Progress Notes

1950s

Gerson Bernhard, ’53 MD, ’59 GME, writes, “I am still an attending, precepting rheumatology fellows in clinic. I do some utilization reviews and volunteer for a tele-medicine project and at the San Francisco Free Clinic. It has been great fun and free of administrative burden, and it keeps me mentally active. If osteoarthritis of back and knees was less, I would still be playing tennis and skiing. As an alternative, I bike about 25-35 miles/week and am a regular at the gym. Both daughters and seven grandchildren are flourishing.

I have recently been in touch with Simon Myint, ’53 MD, now 92, and still playing competitive tennis. I tried to match him. I hope to see Bill Johnson, ’53 MD, when we go to Ashland, Oregon, for theater. He is in a retirement facility in Medford.

So, despite global warming, societal disintegration, guns and global chaos, life is good.”

We’d love to hear from you! Please share your recent news, accomplishments and important milestones with us. 

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Send your updates and high-resolution photos to medcommunications@northwestern.edu. We will publish them in an upcoming issue of the magazine.

Paul Palmberg, ’69 PhD, ’70 MD, professor of Ophthalmology at the Bascom Palmer Eye Institute, University of Miami Miller School of Medicine, received the Outstanding Educator Award for 2018 from the American Glaucoma Society (AGS) at its annual meeting. He was previously the AGS’s Surgery Day lecturer in 2014 and received the World Glaucoma Association Prize in 2000 for work demonstrating that glaucoma damage could be halted in most cases. He was in the initial class of the Honors Program in Medical Education at Northwestern in 1961 and the initial group of the Medical Scientist Training Program in 1965. He is still actively teaching residents and fellows, vice-chair of the University of Miami’s IRB and medical monitor for an FDA trial of a new glaucoma operation.

1970s

Richard F. Gillum, ’70 MD, published an article in the medical humanities quarterly journal, The Pharos. He wrote about the long career of surgeon, community health pioneer and family advocate Harold L. May, MD, MPH, which provides insight into the two-century-long process by which African-Americans struggled to gain improved access to quality education.

Gillum is a professor of Medicine at Howard University College of Medicine in Washington, DC. He was the first African-American internal medicine intern at Peter Bent Brigham Hospital in Boston and the only African-American in his medical school class at Northwestern.

Leo Gordon ’73 MD, senior consultant in clinical surgery at the Surgery Group of Los Angeles, achieved the rank of professor of Surgery at the Cedars-Sinai Medical Center last July.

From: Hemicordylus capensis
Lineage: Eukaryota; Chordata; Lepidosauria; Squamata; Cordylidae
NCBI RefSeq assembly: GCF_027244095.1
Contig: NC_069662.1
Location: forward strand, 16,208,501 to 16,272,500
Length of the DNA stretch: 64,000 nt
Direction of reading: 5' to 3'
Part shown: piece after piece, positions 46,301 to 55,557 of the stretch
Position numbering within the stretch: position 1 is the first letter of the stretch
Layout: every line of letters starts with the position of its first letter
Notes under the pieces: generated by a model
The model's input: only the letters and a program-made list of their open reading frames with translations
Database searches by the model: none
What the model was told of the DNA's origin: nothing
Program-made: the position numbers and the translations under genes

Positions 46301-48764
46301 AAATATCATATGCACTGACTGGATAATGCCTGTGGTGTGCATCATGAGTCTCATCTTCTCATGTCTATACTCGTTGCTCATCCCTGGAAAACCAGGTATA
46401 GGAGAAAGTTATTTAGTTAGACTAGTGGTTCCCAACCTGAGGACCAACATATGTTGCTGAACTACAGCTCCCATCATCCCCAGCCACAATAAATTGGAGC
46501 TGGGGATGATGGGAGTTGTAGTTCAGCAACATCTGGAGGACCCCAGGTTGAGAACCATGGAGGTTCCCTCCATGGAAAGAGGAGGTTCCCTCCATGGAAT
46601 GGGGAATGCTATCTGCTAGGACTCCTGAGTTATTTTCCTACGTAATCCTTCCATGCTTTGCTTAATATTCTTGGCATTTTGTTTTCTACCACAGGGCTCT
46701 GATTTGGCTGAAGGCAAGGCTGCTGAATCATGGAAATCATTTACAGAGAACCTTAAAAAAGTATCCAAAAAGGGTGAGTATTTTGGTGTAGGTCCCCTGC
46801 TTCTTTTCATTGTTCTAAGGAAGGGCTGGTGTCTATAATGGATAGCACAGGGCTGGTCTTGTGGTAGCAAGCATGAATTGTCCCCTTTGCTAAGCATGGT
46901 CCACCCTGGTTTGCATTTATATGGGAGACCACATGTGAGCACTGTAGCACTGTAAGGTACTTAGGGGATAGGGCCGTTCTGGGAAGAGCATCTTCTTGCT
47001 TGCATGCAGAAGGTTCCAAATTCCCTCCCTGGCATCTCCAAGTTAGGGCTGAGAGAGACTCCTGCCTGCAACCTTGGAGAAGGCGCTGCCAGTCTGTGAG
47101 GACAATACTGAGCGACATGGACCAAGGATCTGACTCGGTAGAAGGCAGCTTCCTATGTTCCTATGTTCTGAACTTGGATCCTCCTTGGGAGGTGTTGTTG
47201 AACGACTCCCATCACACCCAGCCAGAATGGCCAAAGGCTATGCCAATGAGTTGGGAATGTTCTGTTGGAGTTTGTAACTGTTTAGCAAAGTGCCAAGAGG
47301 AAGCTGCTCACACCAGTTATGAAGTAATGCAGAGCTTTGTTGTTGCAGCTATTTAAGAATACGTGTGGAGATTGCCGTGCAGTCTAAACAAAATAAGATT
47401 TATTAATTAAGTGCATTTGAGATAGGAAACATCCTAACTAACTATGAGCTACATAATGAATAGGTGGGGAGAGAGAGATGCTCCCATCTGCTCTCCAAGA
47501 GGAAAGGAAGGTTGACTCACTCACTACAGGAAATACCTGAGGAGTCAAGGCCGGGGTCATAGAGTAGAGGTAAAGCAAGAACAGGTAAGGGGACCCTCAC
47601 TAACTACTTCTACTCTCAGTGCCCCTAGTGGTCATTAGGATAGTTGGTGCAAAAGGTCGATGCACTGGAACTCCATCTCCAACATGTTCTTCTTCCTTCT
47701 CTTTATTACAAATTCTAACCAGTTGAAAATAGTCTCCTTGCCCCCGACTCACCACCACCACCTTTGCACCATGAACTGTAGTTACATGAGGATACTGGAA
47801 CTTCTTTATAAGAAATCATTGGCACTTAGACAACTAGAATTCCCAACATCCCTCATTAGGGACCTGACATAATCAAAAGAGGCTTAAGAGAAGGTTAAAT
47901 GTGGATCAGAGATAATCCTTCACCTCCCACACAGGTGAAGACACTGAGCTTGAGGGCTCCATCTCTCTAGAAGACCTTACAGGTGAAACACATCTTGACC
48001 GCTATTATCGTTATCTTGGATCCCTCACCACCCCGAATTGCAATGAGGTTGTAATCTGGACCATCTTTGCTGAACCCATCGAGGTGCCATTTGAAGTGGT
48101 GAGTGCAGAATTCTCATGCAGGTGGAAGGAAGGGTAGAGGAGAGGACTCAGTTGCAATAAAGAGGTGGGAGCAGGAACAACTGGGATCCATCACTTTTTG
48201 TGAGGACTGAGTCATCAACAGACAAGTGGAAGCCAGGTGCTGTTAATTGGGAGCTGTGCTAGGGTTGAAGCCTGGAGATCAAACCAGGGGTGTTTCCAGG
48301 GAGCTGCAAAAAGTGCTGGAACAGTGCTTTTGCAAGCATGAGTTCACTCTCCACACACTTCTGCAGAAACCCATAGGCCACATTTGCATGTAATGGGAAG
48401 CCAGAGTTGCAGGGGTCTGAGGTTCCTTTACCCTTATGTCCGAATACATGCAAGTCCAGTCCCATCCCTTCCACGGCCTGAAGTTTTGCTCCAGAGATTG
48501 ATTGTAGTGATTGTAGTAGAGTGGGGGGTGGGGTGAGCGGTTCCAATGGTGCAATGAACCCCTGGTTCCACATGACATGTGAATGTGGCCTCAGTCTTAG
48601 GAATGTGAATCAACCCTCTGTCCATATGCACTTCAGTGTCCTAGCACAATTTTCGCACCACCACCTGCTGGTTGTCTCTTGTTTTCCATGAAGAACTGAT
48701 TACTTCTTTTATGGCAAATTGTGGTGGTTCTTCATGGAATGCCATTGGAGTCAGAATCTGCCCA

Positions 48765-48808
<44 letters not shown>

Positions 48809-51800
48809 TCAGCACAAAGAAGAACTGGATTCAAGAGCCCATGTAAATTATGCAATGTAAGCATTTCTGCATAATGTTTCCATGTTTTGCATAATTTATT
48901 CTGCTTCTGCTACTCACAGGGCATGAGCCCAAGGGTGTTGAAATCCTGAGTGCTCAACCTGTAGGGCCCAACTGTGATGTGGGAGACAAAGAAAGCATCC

Above: Howard Woodward, ’73 MD

Howard Woodward, ’73 MD, orthopedic spine surgeon, retired in December 2017 after 38 years of practice in Omaha, Nebraska. Woodward is a fellow of the American Academy of Orthopedic Surgeons, North American Spine Society and Scoliosis Research Society. He was a founder and president of Nebraska Spine + Pain Center, as well as founder and chairman of the board of the Nebraska Spine Hospital. Sons Kiel Woodward, MD, and Chase Woodward, ’12 MD, also attended Northwestern University. Chase will join Nebraska Spine + Pain Center as an orthopedic spine surgeon in August 2018.

Louis Claybon, ’76 MD, MS, retired from practice in clinical anesthesia after 35 years in the Greater Cincinnati and Northern Kentucky area. He is so grateful for being groomed for anesthesia at Northwestern. He is now a part-time physician advisor for St. Elizabeth Healthcare, where he practiced for the past 12 years. The scope of his new “fun job” is “fascinating and beyond eye opening” after all those years in the operating room. The part-time schedule is perfect for visiting grandchildren in Brooklyn and Nashville with Kathy, his spouse of 45 years.

Barbara Pettitt, ’76 MD, received the Evangeline T. Papageorge Award for Distinguished Teaching at the 2017 commencement of Emory University School of Medicine. Since 2001, she has been the director of medical student education for Emory’s Department of Surgery, where she oversees the M3 clerkship, the M4 surgery sub-internship and M4 surgery electives program — a month-long intensive review of anatomy and surgical and clinical skills every March for students entering surgery residencies — and the M4 Applicant Prep program. She is also a faculty advisor for the annual medical student surgery trip to Haiti.

Pettitt is on many committees at Emory, the Association for Surgical Education and the National Board of Medical Examiners. She serves on the American College of Surgeons (ACS) Board of Governors, is incoming chair of that group’s surgical training workgroup and serves on several ACS education task forces and committees. She was awarded the Association for Surgical Education’s Philip J. Wolfson Outstanding Teacher Award in 2009 and the Association for Women Surgeons’ Olga Johasson Distinguished Member Award in 2014.

Stanford L. Gertler, 78 MD, celebrated 34 years as a partner in the Southern California Permanente Medical Group in December, having served as chief of the Division of Gastroenterology there for 32 years. Gertler’s early retirement will include part-time work, teaching at the University of California, Irvine, and traveling with his wife, especially to visit their two granddaughters.

Ernest E. Ertmoed, ’79 MD, received the A. Raymond Eveloff Award for Clinical Excellence, for his work in patient care and dedicated leadership at the Springfield Clinic in Springfield, Ilinois. Ertmoed has served on the board of directors and numerous committees for the Springfield Clinic since joining the organization in 1987.